Richard Nixon was driven from office not for bugging the Watergate or ransacking a psychiatrist's files, but for covering up those and other breaches of his oath to uphold the U.S. Constitution that he ordered or condoned. I'm having great difficulty making a distinction between the actions of the paranoid Nixon and the transparency-phobic Harper.
It so happens, in a very unfortunate turn, that our misbegotten military mission in Afghanistan was launched by the opposition Liberals when they were last in power. Dressed up as a humanitarian mission, in which it was made clear to Canadians that fellow Canadians were likely to die, it was in fact a self-interested fence-mending exercise with the Bush administration, penance for our failure to join the "coalition of the willing" in Iraq. These same Liberals are currently led by a self-styled civil-rights champion who argued passionately for an unprovoked invasion of an Iraq, hoodwinked by the lies about Saddam's non-existent weapons of mass destruction. And Ignatieff also argued that there are occasions when forms of "torture light" are sadly necessary.
There is no "torture light," just as there is no "pregnancy light." Torture is torture. Ignatieff condoned it. Like the disgraced James Peter Galbraith, he was among those muddled liberals naive enough to think that toppling Saddam would bring about peace in the Middle East, rather than lifting the lid, Balkans' style, on centuries of mutual hatreds. And playing to his U.S. audience as a Harvard professor, Ignatieff argued for inhumane methods of interrogation at a time of heightened U.S. alarm about national security post-9/11. That was music to the ears of the Bush administration, and Dick Cheney in particular, who cited this unsolicited but welcome endorsement of their foulest deeds by misguided liberals. Apart from Ignatieff's addled everyday botching of his current job, his cluelessness about geopolitics - traditionally an era of strength for Canada, dating at least since Lester Pearson was at External Affairs - disqualifies him to lead a major national party of a G-8 nation. There's too much at stake for Canada in this new century to have the office of the official opposition occupied by this intellectual poseur.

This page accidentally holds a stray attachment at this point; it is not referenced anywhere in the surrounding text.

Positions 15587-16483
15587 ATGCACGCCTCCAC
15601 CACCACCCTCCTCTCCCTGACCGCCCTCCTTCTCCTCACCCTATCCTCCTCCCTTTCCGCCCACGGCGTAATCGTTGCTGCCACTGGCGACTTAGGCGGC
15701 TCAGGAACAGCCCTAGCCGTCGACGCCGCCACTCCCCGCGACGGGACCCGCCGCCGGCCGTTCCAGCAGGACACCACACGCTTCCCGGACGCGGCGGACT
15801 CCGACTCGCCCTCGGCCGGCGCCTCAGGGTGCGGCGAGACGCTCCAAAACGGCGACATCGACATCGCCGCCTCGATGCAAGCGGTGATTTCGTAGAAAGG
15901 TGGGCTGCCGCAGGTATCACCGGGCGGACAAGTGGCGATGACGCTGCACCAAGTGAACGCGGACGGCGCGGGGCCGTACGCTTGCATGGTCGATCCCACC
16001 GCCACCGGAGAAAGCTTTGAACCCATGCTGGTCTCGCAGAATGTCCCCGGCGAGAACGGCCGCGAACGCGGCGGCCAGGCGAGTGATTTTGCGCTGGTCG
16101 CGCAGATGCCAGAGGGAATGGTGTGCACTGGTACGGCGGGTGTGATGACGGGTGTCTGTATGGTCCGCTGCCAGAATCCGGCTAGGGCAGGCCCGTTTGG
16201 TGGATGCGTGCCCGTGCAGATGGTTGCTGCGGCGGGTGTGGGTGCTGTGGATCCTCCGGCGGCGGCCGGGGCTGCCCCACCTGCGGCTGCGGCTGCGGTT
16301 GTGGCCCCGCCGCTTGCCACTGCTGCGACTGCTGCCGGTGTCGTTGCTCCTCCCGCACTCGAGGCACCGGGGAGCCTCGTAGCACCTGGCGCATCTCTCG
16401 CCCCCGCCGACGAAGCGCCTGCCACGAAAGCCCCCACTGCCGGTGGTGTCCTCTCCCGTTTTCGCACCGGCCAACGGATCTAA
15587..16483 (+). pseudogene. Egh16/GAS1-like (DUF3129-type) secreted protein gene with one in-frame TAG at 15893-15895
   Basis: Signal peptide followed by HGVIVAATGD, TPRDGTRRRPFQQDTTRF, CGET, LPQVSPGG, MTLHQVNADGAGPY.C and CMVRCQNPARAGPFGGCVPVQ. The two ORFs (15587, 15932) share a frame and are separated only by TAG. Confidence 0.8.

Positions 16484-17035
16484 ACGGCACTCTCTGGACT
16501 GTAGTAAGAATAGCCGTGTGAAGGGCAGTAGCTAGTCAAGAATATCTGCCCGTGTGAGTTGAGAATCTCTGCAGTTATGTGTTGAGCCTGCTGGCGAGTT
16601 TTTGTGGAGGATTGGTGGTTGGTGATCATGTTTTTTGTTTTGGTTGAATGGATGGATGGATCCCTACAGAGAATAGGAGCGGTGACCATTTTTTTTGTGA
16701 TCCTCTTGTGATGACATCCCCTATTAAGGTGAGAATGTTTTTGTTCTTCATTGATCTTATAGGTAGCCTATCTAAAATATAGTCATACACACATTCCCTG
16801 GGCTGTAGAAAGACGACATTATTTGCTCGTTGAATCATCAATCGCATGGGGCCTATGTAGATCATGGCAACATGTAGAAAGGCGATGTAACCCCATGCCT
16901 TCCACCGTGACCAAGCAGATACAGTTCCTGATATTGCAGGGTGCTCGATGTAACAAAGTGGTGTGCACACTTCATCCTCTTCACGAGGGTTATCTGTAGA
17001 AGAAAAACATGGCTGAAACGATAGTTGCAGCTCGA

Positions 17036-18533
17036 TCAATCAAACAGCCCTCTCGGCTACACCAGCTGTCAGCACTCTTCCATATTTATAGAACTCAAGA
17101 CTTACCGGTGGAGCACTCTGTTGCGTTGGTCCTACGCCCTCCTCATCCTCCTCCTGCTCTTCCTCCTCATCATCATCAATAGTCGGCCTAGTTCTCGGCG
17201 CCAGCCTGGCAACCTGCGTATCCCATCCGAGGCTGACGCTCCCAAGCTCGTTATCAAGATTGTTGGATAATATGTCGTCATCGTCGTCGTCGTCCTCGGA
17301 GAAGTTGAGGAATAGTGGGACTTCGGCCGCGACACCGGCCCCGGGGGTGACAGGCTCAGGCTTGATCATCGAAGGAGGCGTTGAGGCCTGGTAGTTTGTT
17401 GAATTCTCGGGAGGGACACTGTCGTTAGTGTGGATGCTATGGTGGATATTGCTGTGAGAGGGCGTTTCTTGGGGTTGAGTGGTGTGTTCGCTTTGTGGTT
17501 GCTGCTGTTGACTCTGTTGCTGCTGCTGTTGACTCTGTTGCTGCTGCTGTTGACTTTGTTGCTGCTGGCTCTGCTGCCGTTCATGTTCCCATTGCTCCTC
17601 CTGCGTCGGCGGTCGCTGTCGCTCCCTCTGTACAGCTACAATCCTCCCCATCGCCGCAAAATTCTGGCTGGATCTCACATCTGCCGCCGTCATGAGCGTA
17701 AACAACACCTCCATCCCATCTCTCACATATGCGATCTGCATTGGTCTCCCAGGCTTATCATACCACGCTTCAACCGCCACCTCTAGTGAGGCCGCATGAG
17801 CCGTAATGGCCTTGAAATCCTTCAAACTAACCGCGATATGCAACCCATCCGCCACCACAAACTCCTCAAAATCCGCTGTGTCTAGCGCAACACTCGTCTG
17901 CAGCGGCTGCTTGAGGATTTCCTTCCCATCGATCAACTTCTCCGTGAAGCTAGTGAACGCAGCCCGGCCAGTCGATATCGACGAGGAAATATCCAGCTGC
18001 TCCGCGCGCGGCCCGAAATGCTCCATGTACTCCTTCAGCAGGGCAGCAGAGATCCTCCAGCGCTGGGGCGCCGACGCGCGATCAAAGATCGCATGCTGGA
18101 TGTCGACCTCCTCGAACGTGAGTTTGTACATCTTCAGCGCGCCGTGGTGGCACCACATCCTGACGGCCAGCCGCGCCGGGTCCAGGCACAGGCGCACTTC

So that leaves the NDP to lead a charge to get the whole sordid truth of Canadian prisoner abuse into public view, so that those who betrayed Canadian values and then elaborately covered up what they were doing is revealed in every detail. Why the NDP (and perhaps the Bloc, which also has usefully demanded a public inquiry)? Because only the NDP has been right about Afghanistan all along, objecting to a military deployment with no clear sense of mission, and bound to do more damage than good. Which is how it has manifestly turned out, with Canadian complicity in torture added to the mix of the ISAF's utter inability to contain, much less weaken, the Taliban now in evidence throughout Afghanistan.
We're at a decisive point in our history. As citizens we can demand a full public inquiry into our detainee practices, and how exactly the Harper government responded to the constant flow of internal reports warning it of what was being done in Canada's name.
Or we can let it pass. "War is hell" and all that.
The only thing at stake is our values as Canadians. Or reverence for civility and human rights. If we let this pass, it will happen again. And again. Attention must be paid, and the malefactors brought to justice. If the Harper government can cover up its knowledge and tacit approval of torture, it can and will lie to us about every lesser thing.
* Chantel Hebert (Toronto Star): Impossible for MPs to be out of the loop on torture allegations.
* Rick Salutin (Globe and Mail): Our own little Abu Ghraib.